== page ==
This is a verse from Robert Frost’s Two Tramps in Mud Time
The sun was warm but the wind was chill.
You know how it is with an April day
When the sun is out and the wind is still,
You’re one month on in the middle of May.
But if you so much as dare to speak,
A cloud comes over the sunlit arch,
A wind comes off a frozen peak,
And you’re two months back in the middle of March.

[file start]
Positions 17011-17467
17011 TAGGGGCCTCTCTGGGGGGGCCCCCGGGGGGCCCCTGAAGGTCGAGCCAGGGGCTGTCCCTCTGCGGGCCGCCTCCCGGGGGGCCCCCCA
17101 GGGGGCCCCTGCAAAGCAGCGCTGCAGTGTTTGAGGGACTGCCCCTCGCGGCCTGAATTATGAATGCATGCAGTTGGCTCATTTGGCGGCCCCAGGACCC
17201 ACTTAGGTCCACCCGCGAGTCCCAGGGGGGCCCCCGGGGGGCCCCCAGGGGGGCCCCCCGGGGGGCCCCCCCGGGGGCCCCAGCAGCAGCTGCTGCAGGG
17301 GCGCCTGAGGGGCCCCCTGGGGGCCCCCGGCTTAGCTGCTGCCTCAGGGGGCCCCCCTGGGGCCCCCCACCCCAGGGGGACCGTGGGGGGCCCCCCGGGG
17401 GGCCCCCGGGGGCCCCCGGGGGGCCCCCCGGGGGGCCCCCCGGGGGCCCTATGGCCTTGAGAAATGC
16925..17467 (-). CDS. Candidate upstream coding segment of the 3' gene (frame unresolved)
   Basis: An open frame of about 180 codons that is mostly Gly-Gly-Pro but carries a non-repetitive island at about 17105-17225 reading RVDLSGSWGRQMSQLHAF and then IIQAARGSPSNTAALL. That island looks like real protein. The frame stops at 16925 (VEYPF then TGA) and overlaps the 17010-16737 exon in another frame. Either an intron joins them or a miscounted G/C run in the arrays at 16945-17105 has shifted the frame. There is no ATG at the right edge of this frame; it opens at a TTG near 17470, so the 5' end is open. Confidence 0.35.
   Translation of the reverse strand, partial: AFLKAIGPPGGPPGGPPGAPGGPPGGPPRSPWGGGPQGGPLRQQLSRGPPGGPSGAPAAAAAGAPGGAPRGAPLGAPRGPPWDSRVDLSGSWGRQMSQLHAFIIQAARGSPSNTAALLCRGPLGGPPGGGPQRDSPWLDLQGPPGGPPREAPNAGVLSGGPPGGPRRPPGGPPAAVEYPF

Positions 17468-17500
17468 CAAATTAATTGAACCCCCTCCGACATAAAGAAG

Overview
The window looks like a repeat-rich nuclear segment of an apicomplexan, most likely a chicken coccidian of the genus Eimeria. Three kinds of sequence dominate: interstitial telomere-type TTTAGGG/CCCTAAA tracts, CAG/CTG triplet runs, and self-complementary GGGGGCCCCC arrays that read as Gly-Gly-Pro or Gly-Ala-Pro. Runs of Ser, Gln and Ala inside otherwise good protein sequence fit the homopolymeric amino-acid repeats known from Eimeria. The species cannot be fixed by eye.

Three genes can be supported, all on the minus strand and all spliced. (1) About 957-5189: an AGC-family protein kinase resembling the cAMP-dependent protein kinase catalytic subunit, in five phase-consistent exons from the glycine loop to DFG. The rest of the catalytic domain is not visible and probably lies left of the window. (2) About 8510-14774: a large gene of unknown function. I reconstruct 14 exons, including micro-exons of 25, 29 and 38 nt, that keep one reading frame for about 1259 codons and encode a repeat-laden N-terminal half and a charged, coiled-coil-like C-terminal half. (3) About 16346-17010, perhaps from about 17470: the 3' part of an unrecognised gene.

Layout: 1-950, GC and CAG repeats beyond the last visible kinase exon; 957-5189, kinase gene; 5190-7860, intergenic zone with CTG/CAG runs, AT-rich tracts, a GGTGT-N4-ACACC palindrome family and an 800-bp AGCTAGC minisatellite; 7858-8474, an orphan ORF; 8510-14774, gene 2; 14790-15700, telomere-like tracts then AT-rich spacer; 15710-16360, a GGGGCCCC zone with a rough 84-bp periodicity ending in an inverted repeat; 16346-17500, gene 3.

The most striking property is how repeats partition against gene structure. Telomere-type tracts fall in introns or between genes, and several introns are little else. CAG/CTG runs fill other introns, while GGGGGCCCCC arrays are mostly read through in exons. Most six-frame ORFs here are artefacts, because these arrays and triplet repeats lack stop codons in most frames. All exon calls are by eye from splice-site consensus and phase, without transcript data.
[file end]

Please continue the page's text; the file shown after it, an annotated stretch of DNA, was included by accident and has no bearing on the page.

Published in 1934, these sentiments seem just as true today. Although Frost was an American, there is a timeless quality about the way that they describe the fickleness of an English Spring: changeable from day to day, and hour by hour. As I write this, I’m thinking back to a recent, brilliantly blue afternoon: the sun was warm on the face, but then the temperature fell and hail drove us rapidly indoors. No wonder gardeners are often uncertain about when to plant and sow. But that’s the challenge, of course: to outwit nature and what she blows our way by knowledge, cunning and guile. Looking round the village, there are a lot of us who try to do just that. It’s a never-ending task that’s always different with success never guaranteed, but that’s part of its allure, joy and fulfilment. It’s time to be outside again …